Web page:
It took three attempts, but Space Exploration Technologies Corp. successfully sent its first commercial satellite into space on Tuesday from Florida's Cape Canaveral Air Force Station.
The Falcon 9 rocket officially launched at 5:41 p.m. EST and placed a three-ton communications satellite — owned by SES S.A. — some 50,000 miles above Earth. In doing so, the company founded by Elon Musk fired its salvo as a low-cost option to legacy satellite-launch providers backed by U.S. and foreign governments, according to the Wall Street Journal.
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Onlookers watched as the rocket soared into clear skies above the Atlantic Ocean, amid a plume of orange and white exhaust. Thirty minutes after the launch, SpaceX announced that the satellite's orbit "looks nominal."
Originally scheduled for Nov. 25, the rocket's launch was canceled minutes before liftoff.
A SpaceX spokeswoman told The Wall Street Journal, "We observed unexpected readings with the first stage liquid oxygen system, so we decided to investigate.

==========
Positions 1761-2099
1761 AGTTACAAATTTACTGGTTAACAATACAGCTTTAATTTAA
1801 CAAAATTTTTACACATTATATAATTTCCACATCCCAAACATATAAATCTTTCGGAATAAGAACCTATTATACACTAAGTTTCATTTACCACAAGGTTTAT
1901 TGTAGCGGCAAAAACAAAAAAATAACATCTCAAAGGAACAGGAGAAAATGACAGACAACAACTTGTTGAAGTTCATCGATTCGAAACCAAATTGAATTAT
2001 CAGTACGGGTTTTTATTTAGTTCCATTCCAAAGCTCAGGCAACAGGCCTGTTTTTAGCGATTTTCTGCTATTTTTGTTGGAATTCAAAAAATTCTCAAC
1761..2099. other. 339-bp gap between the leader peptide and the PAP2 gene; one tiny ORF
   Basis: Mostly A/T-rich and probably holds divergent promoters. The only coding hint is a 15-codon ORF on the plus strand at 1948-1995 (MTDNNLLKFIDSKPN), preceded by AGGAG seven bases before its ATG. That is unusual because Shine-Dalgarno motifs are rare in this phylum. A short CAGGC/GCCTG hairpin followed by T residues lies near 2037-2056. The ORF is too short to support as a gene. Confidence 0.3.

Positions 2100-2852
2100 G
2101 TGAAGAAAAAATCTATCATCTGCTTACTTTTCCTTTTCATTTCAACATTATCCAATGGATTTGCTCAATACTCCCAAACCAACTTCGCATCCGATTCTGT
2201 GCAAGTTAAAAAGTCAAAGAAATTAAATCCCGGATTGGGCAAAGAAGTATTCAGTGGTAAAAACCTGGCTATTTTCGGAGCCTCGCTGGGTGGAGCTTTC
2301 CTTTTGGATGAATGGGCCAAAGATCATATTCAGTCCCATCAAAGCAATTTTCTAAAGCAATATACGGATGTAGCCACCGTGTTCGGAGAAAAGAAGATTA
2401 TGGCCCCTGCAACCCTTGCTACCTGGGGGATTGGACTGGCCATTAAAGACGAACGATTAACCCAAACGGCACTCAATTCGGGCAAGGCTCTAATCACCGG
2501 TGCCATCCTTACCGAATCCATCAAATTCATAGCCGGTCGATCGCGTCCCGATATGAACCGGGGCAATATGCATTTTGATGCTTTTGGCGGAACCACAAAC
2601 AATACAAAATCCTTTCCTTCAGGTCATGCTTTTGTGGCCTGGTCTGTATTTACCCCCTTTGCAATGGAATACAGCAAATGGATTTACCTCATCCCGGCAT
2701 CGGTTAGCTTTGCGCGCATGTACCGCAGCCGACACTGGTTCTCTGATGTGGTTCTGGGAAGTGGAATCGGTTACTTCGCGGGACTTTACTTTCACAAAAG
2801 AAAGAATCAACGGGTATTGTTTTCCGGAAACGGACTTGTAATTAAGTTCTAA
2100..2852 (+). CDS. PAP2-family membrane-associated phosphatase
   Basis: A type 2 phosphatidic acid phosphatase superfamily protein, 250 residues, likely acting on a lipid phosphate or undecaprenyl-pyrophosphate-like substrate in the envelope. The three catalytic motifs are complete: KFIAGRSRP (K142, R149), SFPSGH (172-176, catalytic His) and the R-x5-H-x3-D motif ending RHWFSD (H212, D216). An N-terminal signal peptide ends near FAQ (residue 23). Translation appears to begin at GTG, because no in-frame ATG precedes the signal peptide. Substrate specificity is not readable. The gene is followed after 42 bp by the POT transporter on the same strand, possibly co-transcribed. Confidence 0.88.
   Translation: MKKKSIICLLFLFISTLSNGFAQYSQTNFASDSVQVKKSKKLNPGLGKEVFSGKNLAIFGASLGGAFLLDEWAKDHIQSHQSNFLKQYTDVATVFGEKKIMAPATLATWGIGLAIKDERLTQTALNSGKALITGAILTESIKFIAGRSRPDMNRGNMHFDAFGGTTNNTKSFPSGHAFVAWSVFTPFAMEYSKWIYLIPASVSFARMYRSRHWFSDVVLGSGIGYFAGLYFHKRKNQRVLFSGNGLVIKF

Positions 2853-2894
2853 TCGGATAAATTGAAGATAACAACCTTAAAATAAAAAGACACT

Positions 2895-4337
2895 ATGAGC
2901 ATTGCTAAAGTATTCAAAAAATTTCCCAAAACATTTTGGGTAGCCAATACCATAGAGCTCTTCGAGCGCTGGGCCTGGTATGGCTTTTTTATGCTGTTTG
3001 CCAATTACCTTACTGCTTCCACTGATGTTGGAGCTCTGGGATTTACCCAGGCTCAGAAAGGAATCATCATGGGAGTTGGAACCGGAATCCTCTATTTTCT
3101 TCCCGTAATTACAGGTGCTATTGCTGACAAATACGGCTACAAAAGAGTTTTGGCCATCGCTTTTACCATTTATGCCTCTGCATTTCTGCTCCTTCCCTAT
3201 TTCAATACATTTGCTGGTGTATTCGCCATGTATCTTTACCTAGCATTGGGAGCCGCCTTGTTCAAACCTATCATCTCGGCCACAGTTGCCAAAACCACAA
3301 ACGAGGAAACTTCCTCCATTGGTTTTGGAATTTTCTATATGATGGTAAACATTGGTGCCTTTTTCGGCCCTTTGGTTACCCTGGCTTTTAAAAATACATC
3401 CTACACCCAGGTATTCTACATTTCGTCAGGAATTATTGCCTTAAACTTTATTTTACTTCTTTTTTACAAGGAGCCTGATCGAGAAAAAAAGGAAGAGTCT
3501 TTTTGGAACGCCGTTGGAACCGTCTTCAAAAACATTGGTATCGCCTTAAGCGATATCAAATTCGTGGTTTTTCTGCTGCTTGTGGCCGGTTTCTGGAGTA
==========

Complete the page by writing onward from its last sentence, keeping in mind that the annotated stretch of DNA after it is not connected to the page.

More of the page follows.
A second attempt was made on Thanksgiving Day but was aborted due to a "slower than expected thrust ramp," according to a tweet from Musk. The day before the third attempt, Musk tweeted that gas generators on the rocket's central engine were cleaned and replaced as a "precautionary measure."
The mission represents another milestone for the Luxembourg-based company, as it confirms SpaceX's entrance into a $2.4 billion market, and demonstrates the company's ability to launch objects into much higher orbits. The Falcon 9 had already launched six times previously, but only once with more powerful engines and a 43-foot payload, according to USA Today.
Most of SpaceX's 50 contracted launches are for commercial clients.
"The successful insertion of the SES-8 satellite confirms the upgraded Falcon 9 launch vehicle delivers to the industry's highest performance standards," SpaceX CEO Elon Musk said in a statement.
In the coming weeks, the Falcon 9 will settle 22,300 miles over the equator in a "geosynchronous" orbit, where satellites match the speed of Earth's rotation and give the appearance of staying in stationary positions. Its purpose is to broadcast high-definition television channels to the Asia-Pacific region, according to USA Today.
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